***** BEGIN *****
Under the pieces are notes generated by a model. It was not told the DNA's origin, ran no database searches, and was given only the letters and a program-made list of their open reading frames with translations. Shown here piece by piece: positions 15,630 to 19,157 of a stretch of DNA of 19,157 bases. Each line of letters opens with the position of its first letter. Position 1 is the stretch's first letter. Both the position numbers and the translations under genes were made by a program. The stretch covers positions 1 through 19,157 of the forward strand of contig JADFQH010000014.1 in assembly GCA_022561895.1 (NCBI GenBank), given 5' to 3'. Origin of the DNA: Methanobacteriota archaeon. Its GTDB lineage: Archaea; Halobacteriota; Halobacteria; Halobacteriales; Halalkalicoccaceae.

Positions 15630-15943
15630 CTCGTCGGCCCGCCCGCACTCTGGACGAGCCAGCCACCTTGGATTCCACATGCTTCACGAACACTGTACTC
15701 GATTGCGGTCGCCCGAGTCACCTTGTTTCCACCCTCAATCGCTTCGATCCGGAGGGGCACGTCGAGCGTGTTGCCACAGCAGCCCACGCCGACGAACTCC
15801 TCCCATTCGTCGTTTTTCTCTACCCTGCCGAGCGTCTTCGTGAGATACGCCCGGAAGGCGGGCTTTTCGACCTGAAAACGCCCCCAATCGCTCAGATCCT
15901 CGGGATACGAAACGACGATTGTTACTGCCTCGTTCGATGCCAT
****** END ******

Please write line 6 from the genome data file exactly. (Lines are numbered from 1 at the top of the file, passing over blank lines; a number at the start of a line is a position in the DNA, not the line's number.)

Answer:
15901 CGGGATACGAAACGACGATTGTTACTGCCTCGTTCGATGCCAT